Despite Health Law’s Protections, Many Consumers May Be 'Underinsured'
With the Texas high-risk pool set to close early next year, Earley, who works on contract as an architect in Arlington, is checking into plans on the health insurance marketplace. The plan with the best Humira coverage—a $150 copay per refill—is a gold plan with a $1,718 monthly premium for the two of them, says Earley. Plans with lower premiums would require 40 to 50 percent coinsurance for the drug, which is in a high-cost specialty tier.
“What I’m finding with the insurance policies that are available, it’s going to cost you either way,” says Earley.
The gold plan with the best Humira coverage would cost roughly a quarter of their income, says Earley, who is not eligible for tax credits to subsidize his premium costs. But that may be their best option, even with financial assistance from the drug's manufacturer, given the high drug coinsurance charges on the other plans.
Drug costs are perhaps the most often cited coverage concern for people with chronic conditions, but there are others, say experts.
Access to specialists and to academic medical centers with the necessary expertise can be problematic on the marketplaces, where many insurers have opted for a narrow network of doctors and hospitals in order to keep a lid on premiums. A recent McKinsey & Co. study found that 70 percent of the 120 plans it examined offered narrow hospital networks that excluded at least 30 percent of an area’s biggest hospitals. Academic medical centers were generally part of broader plans whose premiums were 10 percent higher than average.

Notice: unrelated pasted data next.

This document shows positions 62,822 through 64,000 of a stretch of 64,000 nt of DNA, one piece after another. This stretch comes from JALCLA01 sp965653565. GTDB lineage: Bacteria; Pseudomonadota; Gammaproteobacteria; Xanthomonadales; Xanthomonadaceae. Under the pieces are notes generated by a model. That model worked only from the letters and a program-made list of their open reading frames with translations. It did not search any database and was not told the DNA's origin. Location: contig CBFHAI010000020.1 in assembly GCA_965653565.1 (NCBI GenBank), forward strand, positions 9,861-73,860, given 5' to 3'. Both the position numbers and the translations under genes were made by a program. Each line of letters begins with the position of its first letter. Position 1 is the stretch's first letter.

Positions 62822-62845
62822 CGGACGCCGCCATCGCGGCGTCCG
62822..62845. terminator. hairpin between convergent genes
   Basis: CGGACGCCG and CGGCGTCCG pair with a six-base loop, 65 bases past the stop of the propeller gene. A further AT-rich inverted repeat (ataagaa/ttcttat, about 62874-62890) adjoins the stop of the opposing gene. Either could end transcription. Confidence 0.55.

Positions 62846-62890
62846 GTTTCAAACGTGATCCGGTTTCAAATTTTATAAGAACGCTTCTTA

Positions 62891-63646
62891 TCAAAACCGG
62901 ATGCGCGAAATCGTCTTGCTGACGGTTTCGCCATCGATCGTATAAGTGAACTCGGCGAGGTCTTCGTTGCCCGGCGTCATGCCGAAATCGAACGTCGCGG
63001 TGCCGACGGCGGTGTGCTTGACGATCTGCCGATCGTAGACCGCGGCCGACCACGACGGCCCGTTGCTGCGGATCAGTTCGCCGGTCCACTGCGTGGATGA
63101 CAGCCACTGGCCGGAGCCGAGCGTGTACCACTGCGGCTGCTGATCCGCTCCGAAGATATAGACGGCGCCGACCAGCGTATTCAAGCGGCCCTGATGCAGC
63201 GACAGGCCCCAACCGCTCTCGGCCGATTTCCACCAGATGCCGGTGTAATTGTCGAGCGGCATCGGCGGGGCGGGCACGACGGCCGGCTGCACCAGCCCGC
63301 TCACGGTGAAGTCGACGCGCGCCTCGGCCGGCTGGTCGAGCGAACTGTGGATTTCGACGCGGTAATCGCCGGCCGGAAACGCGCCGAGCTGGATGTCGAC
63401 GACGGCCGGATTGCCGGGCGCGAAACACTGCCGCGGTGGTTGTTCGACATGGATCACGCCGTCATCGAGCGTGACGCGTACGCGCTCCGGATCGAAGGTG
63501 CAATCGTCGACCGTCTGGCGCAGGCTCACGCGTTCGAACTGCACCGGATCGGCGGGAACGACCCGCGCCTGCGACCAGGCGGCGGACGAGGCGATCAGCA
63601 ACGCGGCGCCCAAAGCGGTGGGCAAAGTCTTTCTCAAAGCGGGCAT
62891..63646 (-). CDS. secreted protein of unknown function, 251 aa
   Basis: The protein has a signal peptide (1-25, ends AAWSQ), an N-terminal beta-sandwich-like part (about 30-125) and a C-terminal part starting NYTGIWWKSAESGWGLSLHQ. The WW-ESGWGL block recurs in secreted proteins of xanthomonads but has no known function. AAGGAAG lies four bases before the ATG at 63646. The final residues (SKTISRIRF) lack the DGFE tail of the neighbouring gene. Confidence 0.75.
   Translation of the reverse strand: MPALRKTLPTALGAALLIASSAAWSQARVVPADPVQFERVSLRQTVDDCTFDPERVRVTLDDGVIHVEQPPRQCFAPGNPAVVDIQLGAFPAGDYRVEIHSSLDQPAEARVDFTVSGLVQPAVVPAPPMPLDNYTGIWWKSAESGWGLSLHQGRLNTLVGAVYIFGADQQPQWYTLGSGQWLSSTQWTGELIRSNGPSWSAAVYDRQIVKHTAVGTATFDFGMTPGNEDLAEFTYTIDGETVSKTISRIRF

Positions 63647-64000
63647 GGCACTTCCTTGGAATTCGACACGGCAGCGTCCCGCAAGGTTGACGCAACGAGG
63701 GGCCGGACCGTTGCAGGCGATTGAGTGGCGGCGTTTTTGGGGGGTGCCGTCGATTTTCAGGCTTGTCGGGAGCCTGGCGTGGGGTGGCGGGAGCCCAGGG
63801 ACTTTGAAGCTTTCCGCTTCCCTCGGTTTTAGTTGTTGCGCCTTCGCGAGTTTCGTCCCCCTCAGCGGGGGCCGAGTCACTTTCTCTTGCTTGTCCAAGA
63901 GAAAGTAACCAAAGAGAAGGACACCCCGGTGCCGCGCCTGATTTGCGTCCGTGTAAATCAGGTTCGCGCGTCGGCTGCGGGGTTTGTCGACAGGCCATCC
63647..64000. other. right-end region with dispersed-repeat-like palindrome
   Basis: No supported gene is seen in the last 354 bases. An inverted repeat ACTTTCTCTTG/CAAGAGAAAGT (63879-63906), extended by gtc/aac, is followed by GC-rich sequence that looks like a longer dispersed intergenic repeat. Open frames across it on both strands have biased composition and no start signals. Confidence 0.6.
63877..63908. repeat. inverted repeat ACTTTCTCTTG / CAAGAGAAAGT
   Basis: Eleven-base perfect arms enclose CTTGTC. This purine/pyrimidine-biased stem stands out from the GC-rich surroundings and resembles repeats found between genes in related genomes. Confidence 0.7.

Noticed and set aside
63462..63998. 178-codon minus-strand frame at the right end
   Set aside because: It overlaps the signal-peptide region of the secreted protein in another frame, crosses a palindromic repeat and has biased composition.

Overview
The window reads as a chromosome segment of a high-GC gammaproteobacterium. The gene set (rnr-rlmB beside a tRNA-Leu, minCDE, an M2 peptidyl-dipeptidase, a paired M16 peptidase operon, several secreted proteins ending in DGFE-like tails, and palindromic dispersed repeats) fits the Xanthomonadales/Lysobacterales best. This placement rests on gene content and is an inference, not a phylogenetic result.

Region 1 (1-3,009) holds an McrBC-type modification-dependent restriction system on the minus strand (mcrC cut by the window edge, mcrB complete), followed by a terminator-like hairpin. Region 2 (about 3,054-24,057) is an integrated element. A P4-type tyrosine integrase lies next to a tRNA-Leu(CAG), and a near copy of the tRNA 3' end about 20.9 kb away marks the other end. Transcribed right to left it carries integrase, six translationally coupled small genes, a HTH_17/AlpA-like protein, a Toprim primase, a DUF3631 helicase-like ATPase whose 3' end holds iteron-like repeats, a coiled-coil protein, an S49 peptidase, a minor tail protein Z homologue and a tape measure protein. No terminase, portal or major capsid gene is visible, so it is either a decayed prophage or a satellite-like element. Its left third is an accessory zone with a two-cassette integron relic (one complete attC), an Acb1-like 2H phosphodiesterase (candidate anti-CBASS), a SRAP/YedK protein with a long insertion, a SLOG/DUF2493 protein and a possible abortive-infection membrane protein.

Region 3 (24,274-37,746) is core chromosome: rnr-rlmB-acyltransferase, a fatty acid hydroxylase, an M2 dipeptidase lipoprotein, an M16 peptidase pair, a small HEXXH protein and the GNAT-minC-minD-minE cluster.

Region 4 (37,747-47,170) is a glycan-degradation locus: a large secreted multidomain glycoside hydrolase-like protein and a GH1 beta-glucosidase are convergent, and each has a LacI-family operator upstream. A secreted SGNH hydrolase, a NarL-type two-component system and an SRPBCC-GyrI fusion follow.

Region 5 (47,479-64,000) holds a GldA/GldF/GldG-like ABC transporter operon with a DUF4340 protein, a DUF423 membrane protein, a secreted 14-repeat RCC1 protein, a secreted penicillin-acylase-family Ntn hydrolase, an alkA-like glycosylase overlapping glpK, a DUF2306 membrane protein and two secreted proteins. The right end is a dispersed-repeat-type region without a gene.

For people who need specialist care, narrow networks can be problematic since the law’s limits on what a patient spends out-of-pocket only apply to in-network care. Dermatologists trained in handling severe psoriasis may not be in network, nor the academic medical centers that some people need for treatment, says Leah Howard, director of government relations and advocacy at the National Psoriasis Foundation.
On the other end of the spectrum, sometimes the out-of-pocket costs for effective treatments such as phototherapy can deter patients who would have to make a copayment for perhaps dozens of sessions.
Tue, Dec 24 2013